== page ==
Apple shares climb on signs of demand for priciest iPhone
CFO Luca Maestri said iPhone sales in the current quarter will growth at least 10%, year over year
Apple quelled concern over lacklustre iPhone demand with results showing that when consumers buy the gadget, they’re willing to pay up for the most-expensive model.
Apple shares rose 3.6 percent in extended trading, after closing at $167.78 in New York on Thursday.
The average selling price for the iPhone, Apple’s most important gadget, was $796 in the crucial holiday quarter. That was up from less than $700 a year earlier and it suggests that people are gravitating toward the iPhone X, which starts at $999. The metric reassured investors who were initially spooked when Apple forecast lower-than-expected revenue in the current quarter and reported total iPhone holiday sales that missed analysts’ estimates.
“iPhone units were below expectations, though much higher ASP helped offset the unit softness,” Amit Daryanani, an analyst at RBC Capital Markets, wrote in a note to investors.
Apple said revenue in the three months ending in March will be $60 billion to $62 billion. Analysts were looking for $65.9 billion on average, according to data compiled by Bloomberg. For the final quarter of 2017, Apple sold 77.3 million iPhones, down one percent from a year earlier and below analysts’ projections of 80.2 million units.
That capped a flurry of reports indicating that Apple was cutting orders to suppliers and that consumers were holding off buying iPhones, especially in China, where rivals are undercutting Apple on price.
Fewer new handsets means Apple has to work harder to sell related services, accessories and other devices. It also leaves less time for the company to create its next big hit, be it in wearable technology, augmented reality or transportation. However, strong sales of the iPhone X help Apple with these future projects because the devices are capable of running the latest software and services, in particular augmented reality features.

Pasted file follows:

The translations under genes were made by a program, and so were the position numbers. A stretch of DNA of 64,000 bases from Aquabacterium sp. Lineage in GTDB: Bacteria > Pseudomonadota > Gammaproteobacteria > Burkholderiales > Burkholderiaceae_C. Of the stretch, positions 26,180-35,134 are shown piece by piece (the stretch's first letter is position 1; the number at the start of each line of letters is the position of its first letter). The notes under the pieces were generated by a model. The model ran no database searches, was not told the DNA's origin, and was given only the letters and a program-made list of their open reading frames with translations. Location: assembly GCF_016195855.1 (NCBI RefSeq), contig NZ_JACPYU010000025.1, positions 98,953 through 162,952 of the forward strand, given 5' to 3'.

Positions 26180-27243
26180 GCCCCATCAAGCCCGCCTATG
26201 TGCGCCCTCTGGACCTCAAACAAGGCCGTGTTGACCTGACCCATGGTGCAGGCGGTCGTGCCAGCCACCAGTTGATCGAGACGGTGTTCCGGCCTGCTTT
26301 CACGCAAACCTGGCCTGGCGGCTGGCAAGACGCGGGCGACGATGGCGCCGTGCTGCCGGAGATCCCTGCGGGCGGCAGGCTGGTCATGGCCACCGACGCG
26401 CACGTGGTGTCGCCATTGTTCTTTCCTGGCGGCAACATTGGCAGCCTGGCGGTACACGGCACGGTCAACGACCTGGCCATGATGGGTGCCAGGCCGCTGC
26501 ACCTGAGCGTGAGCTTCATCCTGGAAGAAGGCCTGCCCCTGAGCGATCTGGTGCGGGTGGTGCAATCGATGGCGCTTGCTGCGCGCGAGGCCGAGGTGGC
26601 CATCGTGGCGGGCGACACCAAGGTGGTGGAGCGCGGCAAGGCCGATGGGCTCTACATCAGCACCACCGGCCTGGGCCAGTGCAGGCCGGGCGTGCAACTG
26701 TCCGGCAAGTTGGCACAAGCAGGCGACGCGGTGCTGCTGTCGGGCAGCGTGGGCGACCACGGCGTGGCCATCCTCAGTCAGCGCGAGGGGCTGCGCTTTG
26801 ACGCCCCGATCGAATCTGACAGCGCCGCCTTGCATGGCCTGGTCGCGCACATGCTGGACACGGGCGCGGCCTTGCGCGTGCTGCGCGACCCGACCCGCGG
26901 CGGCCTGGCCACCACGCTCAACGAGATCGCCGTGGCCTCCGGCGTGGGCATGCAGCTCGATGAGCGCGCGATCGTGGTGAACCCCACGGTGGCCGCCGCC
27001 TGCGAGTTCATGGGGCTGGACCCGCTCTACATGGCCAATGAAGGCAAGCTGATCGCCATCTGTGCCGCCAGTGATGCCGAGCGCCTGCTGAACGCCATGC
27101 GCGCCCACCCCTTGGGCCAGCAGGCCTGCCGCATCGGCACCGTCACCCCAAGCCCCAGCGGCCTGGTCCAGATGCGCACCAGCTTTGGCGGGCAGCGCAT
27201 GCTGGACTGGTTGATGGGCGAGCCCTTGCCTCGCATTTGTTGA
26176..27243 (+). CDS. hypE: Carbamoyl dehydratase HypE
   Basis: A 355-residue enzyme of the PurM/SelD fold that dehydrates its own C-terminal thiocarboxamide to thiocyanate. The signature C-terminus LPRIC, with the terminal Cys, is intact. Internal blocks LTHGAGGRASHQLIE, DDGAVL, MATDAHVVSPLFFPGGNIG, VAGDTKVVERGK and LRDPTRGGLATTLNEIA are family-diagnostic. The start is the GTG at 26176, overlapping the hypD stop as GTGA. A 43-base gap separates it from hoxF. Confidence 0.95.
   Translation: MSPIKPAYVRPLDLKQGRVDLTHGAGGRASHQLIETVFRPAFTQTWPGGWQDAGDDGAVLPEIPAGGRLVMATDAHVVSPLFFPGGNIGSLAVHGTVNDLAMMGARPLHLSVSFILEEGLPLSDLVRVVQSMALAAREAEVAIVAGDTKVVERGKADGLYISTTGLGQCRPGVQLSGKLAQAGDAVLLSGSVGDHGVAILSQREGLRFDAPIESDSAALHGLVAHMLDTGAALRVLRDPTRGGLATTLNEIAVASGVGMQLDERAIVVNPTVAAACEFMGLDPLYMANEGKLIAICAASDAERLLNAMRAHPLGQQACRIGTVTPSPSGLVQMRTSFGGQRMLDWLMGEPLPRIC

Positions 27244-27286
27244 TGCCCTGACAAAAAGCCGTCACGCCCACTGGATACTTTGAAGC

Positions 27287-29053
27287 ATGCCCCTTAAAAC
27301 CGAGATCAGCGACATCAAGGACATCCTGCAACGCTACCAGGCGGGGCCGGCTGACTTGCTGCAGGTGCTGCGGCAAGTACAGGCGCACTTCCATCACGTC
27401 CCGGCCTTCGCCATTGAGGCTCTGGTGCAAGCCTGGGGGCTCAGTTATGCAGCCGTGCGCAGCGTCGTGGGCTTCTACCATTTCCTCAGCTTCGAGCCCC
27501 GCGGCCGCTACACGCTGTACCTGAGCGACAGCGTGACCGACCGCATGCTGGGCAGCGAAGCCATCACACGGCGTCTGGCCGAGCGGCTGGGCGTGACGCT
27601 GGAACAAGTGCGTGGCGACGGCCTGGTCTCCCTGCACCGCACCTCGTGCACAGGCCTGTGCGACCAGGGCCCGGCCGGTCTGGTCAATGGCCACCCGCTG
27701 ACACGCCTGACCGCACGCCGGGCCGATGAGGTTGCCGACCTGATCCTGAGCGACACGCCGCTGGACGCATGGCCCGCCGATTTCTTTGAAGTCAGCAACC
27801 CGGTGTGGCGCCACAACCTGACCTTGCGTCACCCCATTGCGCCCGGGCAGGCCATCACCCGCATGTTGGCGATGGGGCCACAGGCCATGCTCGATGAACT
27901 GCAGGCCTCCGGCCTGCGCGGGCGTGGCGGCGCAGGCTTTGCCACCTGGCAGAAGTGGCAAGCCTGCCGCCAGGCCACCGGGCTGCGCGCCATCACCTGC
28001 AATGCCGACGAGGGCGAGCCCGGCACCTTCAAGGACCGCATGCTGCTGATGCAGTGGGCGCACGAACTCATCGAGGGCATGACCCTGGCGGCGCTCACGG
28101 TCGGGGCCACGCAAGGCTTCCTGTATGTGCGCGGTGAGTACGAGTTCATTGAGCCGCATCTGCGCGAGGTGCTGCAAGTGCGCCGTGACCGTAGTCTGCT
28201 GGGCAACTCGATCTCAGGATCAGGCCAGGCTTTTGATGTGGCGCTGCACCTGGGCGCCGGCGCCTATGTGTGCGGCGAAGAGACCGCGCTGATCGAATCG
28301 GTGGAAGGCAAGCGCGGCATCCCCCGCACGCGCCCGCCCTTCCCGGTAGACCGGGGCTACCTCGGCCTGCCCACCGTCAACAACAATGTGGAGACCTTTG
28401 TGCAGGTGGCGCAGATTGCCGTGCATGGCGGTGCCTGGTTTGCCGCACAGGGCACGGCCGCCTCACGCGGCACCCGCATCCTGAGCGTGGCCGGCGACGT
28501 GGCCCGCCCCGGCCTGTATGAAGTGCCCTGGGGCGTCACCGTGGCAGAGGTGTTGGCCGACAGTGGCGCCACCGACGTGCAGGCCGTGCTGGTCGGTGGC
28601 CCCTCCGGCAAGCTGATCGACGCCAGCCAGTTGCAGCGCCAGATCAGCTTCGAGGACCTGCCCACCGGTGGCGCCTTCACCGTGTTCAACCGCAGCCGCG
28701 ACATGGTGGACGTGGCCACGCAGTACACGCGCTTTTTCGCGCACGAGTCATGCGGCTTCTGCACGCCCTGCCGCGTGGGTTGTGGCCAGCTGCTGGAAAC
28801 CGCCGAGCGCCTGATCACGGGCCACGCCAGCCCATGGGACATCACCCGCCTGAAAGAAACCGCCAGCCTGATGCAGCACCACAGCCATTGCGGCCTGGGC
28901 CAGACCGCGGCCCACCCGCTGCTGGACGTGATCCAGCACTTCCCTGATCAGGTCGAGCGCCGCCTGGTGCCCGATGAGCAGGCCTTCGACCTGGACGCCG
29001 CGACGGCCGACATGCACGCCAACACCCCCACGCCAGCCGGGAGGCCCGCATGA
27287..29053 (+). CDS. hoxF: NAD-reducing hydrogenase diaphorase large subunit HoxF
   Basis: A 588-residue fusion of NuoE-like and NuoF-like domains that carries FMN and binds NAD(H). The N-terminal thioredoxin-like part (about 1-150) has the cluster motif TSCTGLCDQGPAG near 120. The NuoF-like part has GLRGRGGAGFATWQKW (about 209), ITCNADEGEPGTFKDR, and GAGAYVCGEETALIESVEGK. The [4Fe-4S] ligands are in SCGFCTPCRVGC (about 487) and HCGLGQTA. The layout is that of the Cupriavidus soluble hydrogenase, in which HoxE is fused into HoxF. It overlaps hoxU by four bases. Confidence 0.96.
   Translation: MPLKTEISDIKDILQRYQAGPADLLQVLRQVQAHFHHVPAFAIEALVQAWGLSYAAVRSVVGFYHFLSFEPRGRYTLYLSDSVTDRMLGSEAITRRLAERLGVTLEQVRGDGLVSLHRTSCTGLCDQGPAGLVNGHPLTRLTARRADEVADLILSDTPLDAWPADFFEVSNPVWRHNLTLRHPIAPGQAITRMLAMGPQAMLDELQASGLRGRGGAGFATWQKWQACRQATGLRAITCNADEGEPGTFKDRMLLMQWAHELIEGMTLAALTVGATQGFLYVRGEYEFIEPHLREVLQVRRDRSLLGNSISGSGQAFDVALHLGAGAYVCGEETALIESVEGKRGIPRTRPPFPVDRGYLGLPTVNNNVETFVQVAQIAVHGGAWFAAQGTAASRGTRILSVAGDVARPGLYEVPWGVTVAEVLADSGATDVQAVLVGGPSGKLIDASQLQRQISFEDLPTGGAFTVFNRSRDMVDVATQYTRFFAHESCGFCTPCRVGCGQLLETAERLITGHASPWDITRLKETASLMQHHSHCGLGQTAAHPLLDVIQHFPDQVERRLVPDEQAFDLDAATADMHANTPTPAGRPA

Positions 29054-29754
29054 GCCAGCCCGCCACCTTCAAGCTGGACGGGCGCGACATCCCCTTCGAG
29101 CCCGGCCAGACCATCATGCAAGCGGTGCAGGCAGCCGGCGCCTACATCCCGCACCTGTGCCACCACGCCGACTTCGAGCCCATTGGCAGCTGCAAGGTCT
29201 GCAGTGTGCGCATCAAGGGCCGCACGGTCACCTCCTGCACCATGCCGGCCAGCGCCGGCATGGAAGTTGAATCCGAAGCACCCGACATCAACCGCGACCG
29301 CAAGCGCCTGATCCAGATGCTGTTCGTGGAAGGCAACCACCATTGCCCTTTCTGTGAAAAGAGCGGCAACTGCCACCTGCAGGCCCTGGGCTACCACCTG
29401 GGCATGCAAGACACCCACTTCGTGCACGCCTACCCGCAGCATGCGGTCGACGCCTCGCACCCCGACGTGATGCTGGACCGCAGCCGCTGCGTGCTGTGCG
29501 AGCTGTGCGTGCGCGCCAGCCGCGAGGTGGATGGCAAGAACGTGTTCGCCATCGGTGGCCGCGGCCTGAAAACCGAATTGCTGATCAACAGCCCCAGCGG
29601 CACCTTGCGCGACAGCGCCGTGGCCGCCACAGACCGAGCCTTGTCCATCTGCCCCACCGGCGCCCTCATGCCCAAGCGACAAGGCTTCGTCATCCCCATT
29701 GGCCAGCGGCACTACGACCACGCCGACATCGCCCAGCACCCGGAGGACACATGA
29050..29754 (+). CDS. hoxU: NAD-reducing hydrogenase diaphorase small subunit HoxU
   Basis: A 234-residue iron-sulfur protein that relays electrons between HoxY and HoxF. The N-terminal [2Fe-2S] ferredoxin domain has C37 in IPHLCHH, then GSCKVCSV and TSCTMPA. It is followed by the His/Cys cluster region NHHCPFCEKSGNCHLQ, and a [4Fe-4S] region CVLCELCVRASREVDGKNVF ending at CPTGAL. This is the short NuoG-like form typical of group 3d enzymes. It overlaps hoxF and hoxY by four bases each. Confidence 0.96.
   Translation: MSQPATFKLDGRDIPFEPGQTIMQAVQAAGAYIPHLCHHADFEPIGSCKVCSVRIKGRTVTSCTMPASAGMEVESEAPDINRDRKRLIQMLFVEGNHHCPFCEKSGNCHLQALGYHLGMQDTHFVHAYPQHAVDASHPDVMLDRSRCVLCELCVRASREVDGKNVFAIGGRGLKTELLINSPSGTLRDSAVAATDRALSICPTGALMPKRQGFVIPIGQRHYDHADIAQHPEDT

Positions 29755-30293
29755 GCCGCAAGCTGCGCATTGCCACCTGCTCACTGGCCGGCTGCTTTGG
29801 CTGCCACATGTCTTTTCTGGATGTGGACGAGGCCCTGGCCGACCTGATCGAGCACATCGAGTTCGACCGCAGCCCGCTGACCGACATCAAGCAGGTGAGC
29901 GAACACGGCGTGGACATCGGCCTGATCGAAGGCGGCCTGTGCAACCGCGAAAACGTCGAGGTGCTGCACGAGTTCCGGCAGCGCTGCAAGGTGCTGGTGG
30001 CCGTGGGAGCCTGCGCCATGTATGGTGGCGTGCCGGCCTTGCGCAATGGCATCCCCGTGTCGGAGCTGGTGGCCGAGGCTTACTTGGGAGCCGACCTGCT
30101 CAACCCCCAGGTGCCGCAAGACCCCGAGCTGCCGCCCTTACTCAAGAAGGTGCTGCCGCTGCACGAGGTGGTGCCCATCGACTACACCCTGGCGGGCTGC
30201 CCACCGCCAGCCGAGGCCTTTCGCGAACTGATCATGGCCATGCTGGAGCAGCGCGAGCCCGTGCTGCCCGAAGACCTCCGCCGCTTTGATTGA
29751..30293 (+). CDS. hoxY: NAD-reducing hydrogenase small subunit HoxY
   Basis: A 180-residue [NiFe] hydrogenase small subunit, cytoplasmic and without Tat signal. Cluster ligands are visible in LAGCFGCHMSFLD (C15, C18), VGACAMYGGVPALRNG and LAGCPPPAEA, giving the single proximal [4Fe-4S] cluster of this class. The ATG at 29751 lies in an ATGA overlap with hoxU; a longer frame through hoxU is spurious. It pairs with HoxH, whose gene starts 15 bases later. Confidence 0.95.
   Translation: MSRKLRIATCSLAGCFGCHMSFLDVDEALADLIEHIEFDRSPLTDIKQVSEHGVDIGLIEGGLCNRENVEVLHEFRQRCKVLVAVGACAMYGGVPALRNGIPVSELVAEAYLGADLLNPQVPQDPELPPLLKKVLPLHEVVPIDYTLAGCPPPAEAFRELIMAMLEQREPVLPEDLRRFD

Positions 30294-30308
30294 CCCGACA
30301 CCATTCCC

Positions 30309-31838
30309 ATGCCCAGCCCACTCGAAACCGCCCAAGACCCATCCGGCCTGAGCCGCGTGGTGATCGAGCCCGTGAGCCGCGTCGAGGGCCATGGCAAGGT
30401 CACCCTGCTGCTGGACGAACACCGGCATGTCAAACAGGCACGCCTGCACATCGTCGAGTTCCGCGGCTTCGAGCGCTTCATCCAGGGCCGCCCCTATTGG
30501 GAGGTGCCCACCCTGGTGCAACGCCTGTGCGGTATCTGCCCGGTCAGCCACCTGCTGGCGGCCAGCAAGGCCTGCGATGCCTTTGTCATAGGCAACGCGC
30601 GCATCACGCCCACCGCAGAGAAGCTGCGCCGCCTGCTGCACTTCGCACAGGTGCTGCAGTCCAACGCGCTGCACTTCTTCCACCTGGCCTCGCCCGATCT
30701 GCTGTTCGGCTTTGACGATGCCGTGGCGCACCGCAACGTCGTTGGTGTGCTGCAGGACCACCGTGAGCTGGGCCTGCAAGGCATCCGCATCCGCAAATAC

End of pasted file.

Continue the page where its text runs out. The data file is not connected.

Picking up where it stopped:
During a conference call with analysts following the results, Apple CFO Luca Maestri said iPhone sales in the current quarter will growth at least 10 percent, year over year.
Apple sold 5.1 million Macs in the quarter on revenue of $6.9 billion, indicating 5 percent year over year declines. The iPad business continued to grow with the company posting 13.2 million unit sales and revenue of $5.9 billion. IPad units grew by 1 percent, while revenue climbed 6 percent, suggesting more customers bought the more-expensive iPad Pro models.
For services, which includes Apple Music, movie rentals, app downloads, cloud storage upgrades, and digital books, Apple reported revenue of $8.5 billion, topping last year’s $7.2 billion by 18 percent.
The results show Apple is successfully continuing its march to services revenue of roughly $50 billion by 2021. Last year, the segment generated $30 billion in sales. In early January, Apple said customers of its App Store, just one component of the services business, spent more than $890 million in the seven days starting on Christmas Eve.
Apple’s Other Products business generated fiscal first-quarter revenue of $5.5 billion on strong sales of the latest Apple TV set-top-box, continued popularity of the AirPods headphones, and a growing interest in the Apple Watch due to recent models with cellular connectivity.
This segment reported saw revenue jump 36 percent, the largest year-over-year increase among Apple product divisions. In an interview with Bloomberg News, Cook said this was the fourth consecutive quarter of over 50 percent growth for the Apple Watch.
The Other Products business has swelled in recent years, and would rank roughly 220 on the Fortune 500 if it was an independent company. It could see further gains in the March quarter due to the release of the HomePod wireless speaker.
Updated: February 2, 2018 03:28 AM